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Old Sep 30th 2017, 12:22 pm   #91
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Default Re: British Terminology

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Originally Posted by johnwoo View Post
British terminology can vary widely in Britain depending on were you are in the UK.
Enormously. My family moved from Sheffield to Gloucester, a distance of only 140 miles and yet a number of words were totally different - off the top of my head, "buns" mean a different food product in the two places, and my mother was utterly confounded when told by the junior school in Gloucester that enrolled at, that I would need "daps".
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Old Sep 30th 2017, 12:36 pm   #92
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Default Re: British Terminology

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Enormously. My family moved from Sheffield to Gloucester, a distance of only 140 miles and yet a number of words were totally different - off the top of my head, "buns" mean a different food product in the two places, and my mother was utterly confounded when told by the junior school in Gloucester that enrolled at, that I would need "daps".
Norfolk has its own dictionary.

Speaking the Norfolk dialect: Basic Level

My grandchildren love the words Bishy barney-bee. (ladybird).
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Old Sep 30th 2017, 1:05 pm   #93
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Default Re: British Terminology

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Norfolk has its own dictionary. .....
Yorkshire has a distinct dialect, with roots in old English that mean that it is quite understandable to Dutch people.
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Old Sep 30th 2017, 3:57 pm   #94
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Default Re: British Terminology

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...mother was utterly confounded when told by the junior school in Gloucester that enrolled at, that I would need "daps".
I didn't think 'daps' was that far north.
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Old Sep 30th 2017, 4:06 pm   #95
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Default Re: British Terminology

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Belt and suspenders is also sometimes used to describe a person who is prepared, or who invariably does things in a well ordered, no-nonsense fashion. Teaching your grandma to suck eggs is the same as teaching a ghost how to haunt a house, (not necessary). These are very common terms in North America.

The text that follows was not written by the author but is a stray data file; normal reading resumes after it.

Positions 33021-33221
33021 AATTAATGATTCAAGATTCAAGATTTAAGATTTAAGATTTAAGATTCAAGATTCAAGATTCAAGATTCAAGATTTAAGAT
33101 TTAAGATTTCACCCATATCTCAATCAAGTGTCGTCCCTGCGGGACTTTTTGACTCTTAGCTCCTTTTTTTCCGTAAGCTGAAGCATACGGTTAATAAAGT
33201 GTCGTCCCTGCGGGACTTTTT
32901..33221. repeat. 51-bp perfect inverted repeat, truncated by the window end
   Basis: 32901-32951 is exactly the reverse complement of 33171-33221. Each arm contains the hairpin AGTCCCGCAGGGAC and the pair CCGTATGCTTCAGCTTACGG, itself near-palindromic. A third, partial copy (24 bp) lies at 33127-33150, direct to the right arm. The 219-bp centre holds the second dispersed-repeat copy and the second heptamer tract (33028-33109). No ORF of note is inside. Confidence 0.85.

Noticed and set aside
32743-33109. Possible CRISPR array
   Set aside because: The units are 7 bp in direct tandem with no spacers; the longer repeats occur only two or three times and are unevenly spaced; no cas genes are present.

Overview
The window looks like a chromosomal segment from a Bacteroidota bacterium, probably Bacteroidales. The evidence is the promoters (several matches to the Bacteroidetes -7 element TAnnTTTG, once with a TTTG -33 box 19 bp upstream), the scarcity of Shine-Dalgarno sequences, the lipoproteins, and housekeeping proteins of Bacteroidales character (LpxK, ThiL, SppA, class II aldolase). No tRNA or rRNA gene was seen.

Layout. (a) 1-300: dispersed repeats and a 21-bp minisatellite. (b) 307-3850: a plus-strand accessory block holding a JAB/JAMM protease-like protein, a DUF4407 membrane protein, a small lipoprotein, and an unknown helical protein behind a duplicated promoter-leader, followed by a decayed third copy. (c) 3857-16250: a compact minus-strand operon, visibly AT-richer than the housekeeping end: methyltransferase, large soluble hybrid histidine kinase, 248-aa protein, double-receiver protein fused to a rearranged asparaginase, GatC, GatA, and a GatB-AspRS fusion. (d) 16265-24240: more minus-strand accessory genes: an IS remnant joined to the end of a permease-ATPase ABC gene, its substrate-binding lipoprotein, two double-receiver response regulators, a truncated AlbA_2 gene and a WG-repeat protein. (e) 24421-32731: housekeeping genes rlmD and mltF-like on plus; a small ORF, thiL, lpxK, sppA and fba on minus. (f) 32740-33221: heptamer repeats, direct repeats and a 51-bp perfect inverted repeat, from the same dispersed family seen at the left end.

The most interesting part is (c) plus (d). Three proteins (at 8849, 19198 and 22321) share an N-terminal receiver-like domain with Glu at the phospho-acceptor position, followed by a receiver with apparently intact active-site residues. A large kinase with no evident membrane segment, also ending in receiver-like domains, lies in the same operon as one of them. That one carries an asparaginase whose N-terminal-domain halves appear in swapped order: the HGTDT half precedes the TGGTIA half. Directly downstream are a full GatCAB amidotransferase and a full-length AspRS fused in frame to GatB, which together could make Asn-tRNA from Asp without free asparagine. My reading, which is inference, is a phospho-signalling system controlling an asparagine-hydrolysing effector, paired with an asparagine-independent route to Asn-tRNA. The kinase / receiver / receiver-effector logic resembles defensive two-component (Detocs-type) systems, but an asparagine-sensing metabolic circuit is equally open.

That's funny, it's "belt and braces" in English... Suspenders are for ladies stockings, not for trousers...
Someone who needs things to be really safe, no risk at all... "Nailed on"
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Old Sep 30th 2017, 5:05 pm   #96
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Default Re: British Terminology

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I didn't think 'daps' was that far north. .....
Gloucester is in a strange hinterland between the midlands and the south-west, not really being part of either region. Bizarrely the local TV coverage slices (or it did when I lived there) right through the center of the city - we lived east, of the city center and got local TV from Birmingham, but just a couple of miles south local TV was from Bristol. Needless to say neither region reported much from Gloucester.
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Old Sep 30th 2017, 8:03 pm   #97
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Default Re: British Terminology

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Enormously. My family moved from Sheffield to Gloucester, a distance of only 140 miles and yet a number of words were totally different - off the top of my head, "buns" mean a different food product in the two places, and my mother was utterly confounded when told by the junior school in Gloucester that enrolled at, that I would need "daps".
When I was in junior school in Bristol, corporal punishment for misbehaving was not caning, one had to go to the headmaster 'for the dap.'
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Old Sep 30th 2017, 8:14 pm   #98
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Default Re: British Terminology

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Agreed. It sounds stereotypical West Country to my ears. Men call other men 'love' in Sheffield which was a bit of a shock when I first arrived. 'Duck' as a term of affection is universal there as well.
Visiting the West Country for the first time with my soon-to-be French wife, whilst in a store, and making a purchase, the young girl serving me said, "Thanks love!"
Mlle looked at me somewhat disturbed, and said, "Who waz zat?"
I replied, "I haven't a clue", and initially had a hard time explaining that it was a popular local term of endearment.